Cinema and the arts are more paramount than ever in these times when Covid-related rules have meant the arts have suffered during the past year.
Cinestef at The Savoy has now reopened and offers three movie showings a week on Tuesdays, Thursdays and Sundays. You can enjoy the comfy couches and seats, a meal and drink while watching the films on a big HD screen and 5.1 sound system.
Every week, Stefan Rousseau, the curator of these movies nights, will offer you a short review of each film shown.
Here is this weeks line-up…
Tuesday 18th May at 6.30pm – Jackie Brown
Jackie Brown (1997) by Quentin Tarantino with Pam Grier, Robert Forster, Samuel L. Jackson, Robert De Niro, Bridget Fonda. On Tuesday 18th May from 6pm (movie starts at 6.30).
Three years after Pulp Fiction and its Palme D’or at the Cannes Film Festival, Tarantino is back with more than a simple gangster movie. Jackie Brown is his direct homage to the Blaxploitation as well as to the genre’s legendary icon, Pam Grier. Paradoxically it is the adaptation of Rum Punch by Elmore Leonard (already adapted with Get Shorty and Out of Sight amongst many others) which Tarantino and Leonard modified together to fit the ambitions of the filmmaker.
After bringing Harvey Keitel and then John Travolta into the highlights of cinematic stardom, Tarantino does the same feat for the excellent Pam Grier and in a smaller measure, to the also excellent Robert Foster (star of cult B movies like Vigilante). They can both thank him dearly as it is not everyday that almost out of work actors are being paid such a touching tribute with brilliant and emotionally complex roles.
It is a very chatty movie in which Tarantino demonstrates once again his incredible talent as one of the very best dialogist and screenwriter that cinema has ever known. Contrary to a lot of filmmakers who direct their movies ‘in the manner of’, Tarantino definitely has his own characteristic visual, editing and directing style that he uses to elevate his material to a higher ground.
It is not only a clever film but also a very fluid and surprisingly dramatic with a very touching love story between the main (older) characters which gives the crime story suspense and the complex storytelling once again almost straight out of a 60s French New Wave film.
Out of this improbable mix of genres and inspiration, and once again supported by a remarkable jukebox like soundtrack celebrating the genius of soul and funk music created by incredible musicians for the Blaxploitation genre, Tarantino offers a movie that is both ‘different and the same’ with a stellar cast of actors who clearly love working with him.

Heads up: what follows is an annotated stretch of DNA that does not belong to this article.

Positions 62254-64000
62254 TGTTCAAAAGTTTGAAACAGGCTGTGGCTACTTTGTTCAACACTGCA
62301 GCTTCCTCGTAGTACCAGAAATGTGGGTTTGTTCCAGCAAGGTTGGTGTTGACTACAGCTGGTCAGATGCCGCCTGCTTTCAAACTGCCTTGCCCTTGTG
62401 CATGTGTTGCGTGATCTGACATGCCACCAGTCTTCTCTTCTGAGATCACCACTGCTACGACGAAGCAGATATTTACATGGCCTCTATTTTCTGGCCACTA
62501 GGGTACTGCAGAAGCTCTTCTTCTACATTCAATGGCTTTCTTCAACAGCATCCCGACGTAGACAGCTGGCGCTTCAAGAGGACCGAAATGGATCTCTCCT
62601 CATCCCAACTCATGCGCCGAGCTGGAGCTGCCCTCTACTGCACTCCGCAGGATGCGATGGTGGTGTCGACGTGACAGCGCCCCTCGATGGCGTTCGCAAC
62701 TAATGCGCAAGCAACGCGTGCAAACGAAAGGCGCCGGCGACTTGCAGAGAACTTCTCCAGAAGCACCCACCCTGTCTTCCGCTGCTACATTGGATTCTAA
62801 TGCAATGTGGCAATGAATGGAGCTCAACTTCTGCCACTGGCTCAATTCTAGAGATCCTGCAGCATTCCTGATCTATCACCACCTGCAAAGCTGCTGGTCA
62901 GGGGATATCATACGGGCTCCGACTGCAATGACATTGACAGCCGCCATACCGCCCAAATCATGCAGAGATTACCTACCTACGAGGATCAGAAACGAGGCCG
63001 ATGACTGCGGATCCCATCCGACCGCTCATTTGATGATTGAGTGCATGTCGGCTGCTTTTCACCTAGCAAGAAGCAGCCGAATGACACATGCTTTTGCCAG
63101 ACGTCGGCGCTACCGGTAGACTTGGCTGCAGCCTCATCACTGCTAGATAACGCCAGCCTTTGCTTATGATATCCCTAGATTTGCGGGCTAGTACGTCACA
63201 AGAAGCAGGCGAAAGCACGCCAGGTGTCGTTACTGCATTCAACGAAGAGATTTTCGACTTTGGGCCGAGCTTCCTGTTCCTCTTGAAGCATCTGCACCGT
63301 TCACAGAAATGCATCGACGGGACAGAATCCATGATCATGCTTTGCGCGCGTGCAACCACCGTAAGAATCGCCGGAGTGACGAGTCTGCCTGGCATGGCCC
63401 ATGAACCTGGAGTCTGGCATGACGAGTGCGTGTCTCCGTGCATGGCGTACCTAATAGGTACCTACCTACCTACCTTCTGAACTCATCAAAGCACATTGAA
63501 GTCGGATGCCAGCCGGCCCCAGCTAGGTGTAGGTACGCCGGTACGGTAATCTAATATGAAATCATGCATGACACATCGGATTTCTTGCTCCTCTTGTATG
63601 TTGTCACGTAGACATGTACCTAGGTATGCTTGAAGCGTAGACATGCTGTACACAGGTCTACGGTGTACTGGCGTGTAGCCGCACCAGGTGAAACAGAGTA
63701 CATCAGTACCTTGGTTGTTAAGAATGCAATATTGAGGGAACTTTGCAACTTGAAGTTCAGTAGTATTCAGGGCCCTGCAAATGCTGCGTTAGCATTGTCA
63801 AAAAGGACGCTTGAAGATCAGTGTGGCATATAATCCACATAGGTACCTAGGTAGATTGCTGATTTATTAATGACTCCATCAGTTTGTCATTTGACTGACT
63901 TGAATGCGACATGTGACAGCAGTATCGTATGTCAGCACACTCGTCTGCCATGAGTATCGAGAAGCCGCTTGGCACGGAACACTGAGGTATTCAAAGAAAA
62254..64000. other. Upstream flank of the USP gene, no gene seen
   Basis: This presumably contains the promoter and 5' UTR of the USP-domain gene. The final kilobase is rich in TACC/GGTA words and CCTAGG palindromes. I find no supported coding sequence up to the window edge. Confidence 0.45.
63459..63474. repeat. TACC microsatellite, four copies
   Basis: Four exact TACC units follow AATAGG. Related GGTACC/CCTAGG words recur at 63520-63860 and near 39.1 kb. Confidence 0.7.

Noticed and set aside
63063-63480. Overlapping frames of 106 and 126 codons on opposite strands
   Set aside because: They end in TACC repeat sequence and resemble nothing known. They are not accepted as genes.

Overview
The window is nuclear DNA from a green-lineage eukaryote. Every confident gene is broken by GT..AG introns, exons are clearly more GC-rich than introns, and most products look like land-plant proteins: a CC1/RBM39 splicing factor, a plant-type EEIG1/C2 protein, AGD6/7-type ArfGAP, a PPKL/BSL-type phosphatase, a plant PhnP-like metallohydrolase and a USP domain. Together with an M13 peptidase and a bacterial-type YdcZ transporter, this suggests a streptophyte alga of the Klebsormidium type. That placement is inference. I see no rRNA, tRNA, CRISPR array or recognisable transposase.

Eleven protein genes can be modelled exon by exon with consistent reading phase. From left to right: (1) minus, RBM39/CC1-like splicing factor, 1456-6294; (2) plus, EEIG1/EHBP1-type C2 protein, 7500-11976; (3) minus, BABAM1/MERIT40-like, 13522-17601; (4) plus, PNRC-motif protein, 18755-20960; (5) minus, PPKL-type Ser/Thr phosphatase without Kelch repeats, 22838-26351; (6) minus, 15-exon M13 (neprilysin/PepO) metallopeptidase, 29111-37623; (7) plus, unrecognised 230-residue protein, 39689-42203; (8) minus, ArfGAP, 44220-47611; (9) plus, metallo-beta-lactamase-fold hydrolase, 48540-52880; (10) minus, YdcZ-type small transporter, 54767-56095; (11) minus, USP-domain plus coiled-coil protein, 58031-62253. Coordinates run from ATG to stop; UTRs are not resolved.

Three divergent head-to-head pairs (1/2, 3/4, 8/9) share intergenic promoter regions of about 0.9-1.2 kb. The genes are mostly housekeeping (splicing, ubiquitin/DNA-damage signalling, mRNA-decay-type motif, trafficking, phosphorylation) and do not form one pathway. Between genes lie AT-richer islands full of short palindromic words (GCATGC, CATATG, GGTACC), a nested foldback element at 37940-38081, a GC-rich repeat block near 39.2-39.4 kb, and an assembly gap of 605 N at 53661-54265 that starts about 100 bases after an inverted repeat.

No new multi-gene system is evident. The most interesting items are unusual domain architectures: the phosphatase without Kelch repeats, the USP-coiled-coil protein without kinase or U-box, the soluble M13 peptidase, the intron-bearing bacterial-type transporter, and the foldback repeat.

Thursday 20th May 6.00pm – Casino
Casino (1995) by Martin Scorsese with Robert de Niro, Joe Pesci, Sharon Stone, James Woods. On Thursday 20th May from 6pm (movie starts at 6.30).
Casino is not just another gangster movie from the absolute king of the genre, but more of a companion piece to Goodfellas, a continuation of the exploration of the fascinating and repulsive world of organised crime and its ravages on the American society and its values.
If the styles and cinematic techniques are in the same vein (complex narration, mixed timelines and masterful use of the voice over mixed in with a masterful soundtrack), the subject is not the small time gangsters that Scorsese could observe in his youth but another kettle of fish in itself. This time we are climbing up the ladder and being presented with what represents the worst of what America’s ideology has to offer for the filmmaker.
This doesn’t stop him nor us to be fascinated by the precision and the organisation of the decadence and pathetic bling that Las Vegas symbolises. Then still at the peak of his game, Scorsese uses all the filmmaking and screenwriting grammar he knows, all his cinematic tricks, as well as his most talented collaborators to make a statement and a movie much more complex and all encompassing than one might think.
Casino is both operatic and intimate, observes without being moralising, and offers three portraits of the madness and absurdity that lies somewhere at the heart of the American way of life causing its most unpleasant depraved bubble of bad taste, amorality and addiction (to gambling, violence, power…).
Robert De Niro, Sharon Stone and Joe Pesci are all absolutely brilliant in their roles making you forget that they are actors by simply being their characters. The parallel between De Niro and Sharon Stone’s couple and the decay of Las Vegas precipitated by Joe Pesci’s incarnation of the brute force and appetite for destruction of the Mafia system is absolutely striking.
Once again, this is a movie that deserves and even more, needs to be seen on a big screen as it was designed for the Cinema and the 4K version will allow you to see the movie at the best it has ever looked.
All image rights acknowledged.